Local Parishes

Road to conversion

by Jill Ragar Esfeld

Anastasia McCann-Harris was raised as a Catholic. Now that she is 44 years old, she’s finally going to be baptized.

“So that’s going to start a conversation right there,” she said.

When McCann-Harris tells people she’s being baptized Catholic, it does raise questions. And she’s happy for that. Since she has become involved in the Rite of Christian Initiation of Adults (RCIA) at Christ the King Parish in Kansas City, Kan., McCann-Harris has fallen in love with the Catholic faith, and she’s happy to share her journey with anyone who asks.

The start of a long journey

“My mother was Catholic, but my father was of a different faith,” McCann- Harris explained. “He found God wherever he went, and he made the decision that his children were going to get to choose for themselves, so he didn’t allow my mom to baptize us.”

Because her mother was devout in her faith, she practiced it regularly and raised her children as Catholics, without the benefit of the sacraments.

“So even though I was raised Catholic, I didn’t have the full experience,” said McCann-Harris. “And I’ve always wanted to become a full Catholic. But I didn’t know that I would have to go through classes. I didn’t know the classes existed!”

In 2002, McCann-Harris married a Catholic. Last year her sister-in-law encouraged her to finally go through the RCIA process and offered to be her sponsor. The experience has been gratifying for the entire family.

“This has actually drawn us together,” McCann-Harris said. “My sister-in-law and her family, my father-in-law and his wife, and my husband are getting together and going to church. And it’s really changing our relationship.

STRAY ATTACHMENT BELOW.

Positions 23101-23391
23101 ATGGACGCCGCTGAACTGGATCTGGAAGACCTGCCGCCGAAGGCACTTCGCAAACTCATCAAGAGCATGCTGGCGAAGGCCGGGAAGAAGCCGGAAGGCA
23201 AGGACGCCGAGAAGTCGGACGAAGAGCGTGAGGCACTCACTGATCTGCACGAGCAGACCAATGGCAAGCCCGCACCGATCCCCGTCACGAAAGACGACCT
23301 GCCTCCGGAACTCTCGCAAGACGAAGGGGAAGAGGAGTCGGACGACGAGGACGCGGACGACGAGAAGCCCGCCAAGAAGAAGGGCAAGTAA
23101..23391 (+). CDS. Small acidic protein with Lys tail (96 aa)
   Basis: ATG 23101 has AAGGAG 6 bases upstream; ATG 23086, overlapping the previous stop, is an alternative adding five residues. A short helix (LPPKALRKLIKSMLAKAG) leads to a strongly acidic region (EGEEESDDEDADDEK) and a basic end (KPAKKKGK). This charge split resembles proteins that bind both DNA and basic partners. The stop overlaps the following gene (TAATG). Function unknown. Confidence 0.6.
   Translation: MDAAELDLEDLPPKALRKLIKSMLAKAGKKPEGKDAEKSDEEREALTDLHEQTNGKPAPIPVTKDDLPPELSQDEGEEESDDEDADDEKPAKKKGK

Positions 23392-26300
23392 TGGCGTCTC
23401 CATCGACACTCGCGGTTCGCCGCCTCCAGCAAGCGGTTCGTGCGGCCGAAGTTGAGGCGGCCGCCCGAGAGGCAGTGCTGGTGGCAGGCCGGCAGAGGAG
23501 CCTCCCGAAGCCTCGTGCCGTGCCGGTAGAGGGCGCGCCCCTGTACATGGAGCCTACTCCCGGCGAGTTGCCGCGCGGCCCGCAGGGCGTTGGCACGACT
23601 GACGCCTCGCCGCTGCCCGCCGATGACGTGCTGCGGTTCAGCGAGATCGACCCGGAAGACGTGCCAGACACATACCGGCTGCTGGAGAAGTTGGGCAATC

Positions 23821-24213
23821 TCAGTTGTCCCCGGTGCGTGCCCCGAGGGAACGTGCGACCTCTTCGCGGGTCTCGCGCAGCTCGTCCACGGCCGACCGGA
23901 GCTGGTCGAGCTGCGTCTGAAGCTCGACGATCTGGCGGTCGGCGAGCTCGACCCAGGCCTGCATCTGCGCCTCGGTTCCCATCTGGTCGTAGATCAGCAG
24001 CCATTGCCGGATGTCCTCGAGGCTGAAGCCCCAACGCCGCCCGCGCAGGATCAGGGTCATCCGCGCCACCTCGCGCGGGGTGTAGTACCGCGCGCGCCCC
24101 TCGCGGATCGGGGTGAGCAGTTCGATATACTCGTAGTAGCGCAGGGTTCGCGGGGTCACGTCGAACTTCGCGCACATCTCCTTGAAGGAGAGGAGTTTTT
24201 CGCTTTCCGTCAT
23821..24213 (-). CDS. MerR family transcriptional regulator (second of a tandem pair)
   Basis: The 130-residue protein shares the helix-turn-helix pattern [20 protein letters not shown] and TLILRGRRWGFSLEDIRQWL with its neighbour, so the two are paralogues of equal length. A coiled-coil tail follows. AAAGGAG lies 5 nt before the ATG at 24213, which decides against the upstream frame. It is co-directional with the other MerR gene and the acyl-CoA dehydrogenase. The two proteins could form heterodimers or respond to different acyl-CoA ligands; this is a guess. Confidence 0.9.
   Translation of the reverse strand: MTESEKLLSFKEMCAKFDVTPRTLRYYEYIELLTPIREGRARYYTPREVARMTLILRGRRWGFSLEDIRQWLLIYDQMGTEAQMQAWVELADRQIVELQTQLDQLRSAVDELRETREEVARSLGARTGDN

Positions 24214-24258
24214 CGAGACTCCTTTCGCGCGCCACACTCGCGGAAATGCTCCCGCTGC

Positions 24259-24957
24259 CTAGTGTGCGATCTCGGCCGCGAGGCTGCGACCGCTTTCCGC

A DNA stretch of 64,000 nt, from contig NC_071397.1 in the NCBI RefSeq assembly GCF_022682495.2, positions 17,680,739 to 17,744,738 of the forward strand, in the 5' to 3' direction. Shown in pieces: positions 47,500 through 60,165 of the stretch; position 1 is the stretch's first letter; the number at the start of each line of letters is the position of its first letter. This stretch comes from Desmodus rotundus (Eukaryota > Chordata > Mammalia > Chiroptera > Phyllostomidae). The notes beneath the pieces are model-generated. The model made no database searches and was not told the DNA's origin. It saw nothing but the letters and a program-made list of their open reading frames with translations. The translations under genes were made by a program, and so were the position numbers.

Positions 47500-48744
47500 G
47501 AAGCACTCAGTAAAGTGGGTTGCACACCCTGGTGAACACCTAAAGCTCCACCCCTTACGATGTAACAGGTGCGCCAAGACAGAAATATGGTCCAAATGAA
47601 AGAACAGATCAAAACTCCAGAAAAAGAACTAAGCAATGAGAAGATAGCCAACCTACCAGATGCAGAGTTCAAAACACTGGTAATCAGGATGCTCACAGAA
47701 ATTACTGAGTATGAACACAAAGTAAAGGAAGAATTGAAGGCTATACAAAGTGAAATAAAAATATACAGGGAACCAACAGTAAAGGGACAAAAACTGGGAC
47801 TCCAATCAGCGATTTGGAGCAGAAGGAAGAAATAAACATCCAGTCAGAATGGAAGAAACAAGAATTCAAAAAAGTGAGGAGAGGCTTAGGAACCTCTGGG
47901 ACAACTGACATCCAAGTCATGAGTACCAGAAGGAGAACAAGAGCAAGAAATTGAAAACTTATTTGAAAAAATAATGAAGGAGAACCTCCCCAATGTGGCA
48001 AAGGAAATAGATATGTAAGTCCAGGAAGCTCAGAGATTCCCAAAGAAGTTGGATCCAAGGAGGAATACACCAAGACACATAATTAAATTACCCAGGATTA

“We make the time. We’re there together and then usually we go to my mother-in-law’s house and we have breakfast. We talk, and it’s really brought us together as a family.”

McCann-Harris has nothing but praise for the RCIA process at Christ the King and the members of the parish community who are leading her through it.

“They are so supportive — they’re better than teachers,” she said. “Sister Marilyn (Schieber, OSB), Don Wolf, Bunny Bragdon, Pat Hoover and Jim Jursch all bend over backwards to make sure if you have a question, you get an answer. You’re comfortable before you walk away.”

McCann-Harris said the culmination of her journey will be bittersweet. She will miss her RCIA group and teachers, but is looking forward to becoming an active member of the Catholic community.

“I’m hoping to keep growing, to keep becoming a better person and to be more involved in the church,” she said. “The more people, the more of a difference you can make.

“And I just want to make a difference.”

Home at last

Like McCann-Harris, fellow RCIA student, Larry Harvey, had years of exposure to the Catholic faith before he chose to call it his own.

Harvey was raised in Kansas City, Kan., and attended Welborn Community Church, just a block away from Christ the King. He married a Catholic and had their three children baptized Catholic.

“But I couldn’t, for some reason, bring myself to join the Catholic Church at that time,” he said. “I got involved with the Grandview Christian Church in Kansas City, Kansas.”

Harvey would go to early Mass with his family and then attend services at his own church. Eventually he became an elder at Grandview Christian and was chairman of the board for two years. But he never felt complete.

“Something just wasn’t right about the religion I had,” he explained. “For one thing, being the chairman of the board, I received all the gripes about everything. And I really got tired of that.”

Just over a year ago, Harvey’s faith was greatly challenged. He lost his oldest daughter to lung disease. A few weeks later, his wife passed away due to heart problems.

The pain of loss is still a heavy burden to bear, but Harvey has been impressed and inspired by the Catholic community’s outpouring of concern and support.